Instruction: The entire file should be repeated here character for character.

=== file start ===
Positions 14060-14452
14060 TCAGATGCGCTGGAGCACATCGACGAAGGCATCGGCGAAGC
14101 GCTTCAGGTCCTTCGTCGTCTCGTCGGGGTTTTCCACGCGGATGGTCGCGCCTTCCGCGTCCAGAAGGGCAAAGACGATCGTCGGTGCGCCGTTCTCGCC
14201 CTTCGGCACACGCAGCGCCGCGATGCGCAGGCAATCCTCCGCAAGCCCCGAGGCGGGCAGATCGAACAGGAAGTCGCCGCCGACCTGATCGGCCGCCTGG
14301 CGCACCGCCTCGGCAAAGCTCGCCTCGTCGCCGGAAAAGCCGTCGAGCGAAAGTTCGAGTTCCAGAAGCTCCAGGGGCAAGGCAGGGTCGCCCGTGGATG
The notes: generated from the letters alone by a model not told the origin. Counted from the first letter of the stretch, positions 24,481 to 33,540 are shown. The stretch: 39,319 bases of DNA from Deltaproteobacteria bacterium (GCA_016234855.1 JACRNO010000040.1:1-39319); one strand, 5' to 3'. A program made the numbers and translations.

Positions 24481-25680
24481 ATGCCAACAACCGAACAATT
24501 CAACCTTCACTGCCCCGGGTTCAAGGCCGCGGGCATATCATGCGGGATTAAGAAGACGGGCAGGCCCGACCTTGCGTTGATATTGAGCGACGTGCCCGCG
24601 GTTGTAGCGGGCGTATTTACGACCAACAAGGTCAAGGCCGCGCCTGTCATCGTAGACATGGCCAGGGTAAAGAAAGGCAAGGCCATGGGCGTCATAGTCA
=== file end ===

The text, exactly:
Positions 14060-14452
14060 TCAGATGCGCTGGAGCACATCGACGAAGGCATCGGCGAAGC
14101 GCTTCAGGTCCTTCGTCGTCTCGTCGGGGTTTTCCACGCGGATGGTCGCGCCTTCCGCGTCCAGAAGGGCAAAGACGATCGTCGGTGCGCCGTTCTCGCC
14201 CTTCGGCACACGCAGCGCCGCGATGCGCAGGCAATCCTCCGCAAGCCCCGAGGCGGGCAGATCGAACAGGAAGTCGCCGCCGACCTGATCGGCCGCCTGG
14301 CGCACCGCCTCGGCAAAGCTCGCCTCGTCGCCGGAAAAGCCGTCGAGCGAAAGTTCGAGTTCCAGAAGCTCCAGGGGCAAGGCAGGGTCGCCCGTGGATG
The notes: generated from the letters alone by a model not told the origin. Counted from the first letter of the stretch, positions 24,481 to 33,540 are shown. The stretch: 39,319 bases of DNA from Deltaproteobacteria bacterium (GCA_016234855.1 JACRNO010000040.1:1-39319); one strand, 5' to 3'. A program made the numbers and translations.

Positions 24481-25680
24481 ATGCCAACAACCGAACAATT
24501 CAACCTTCACTGCCCCGGGTTCAAGGCCGCGGGCATATCATGCGGGATTAAGAAGACGGGCAGGCCCGACCTTGCGTTGATATTGAGCGACGTGCCCGCG
24601 GTTGTAGCGGGCGTATTTACGACCAACAAGGTCAAGGCCGCGCCTGTCATCGTAGACATGGCCAGGGTAAAGAAAGGCAAGGCCATGGGCGTCATAGTCA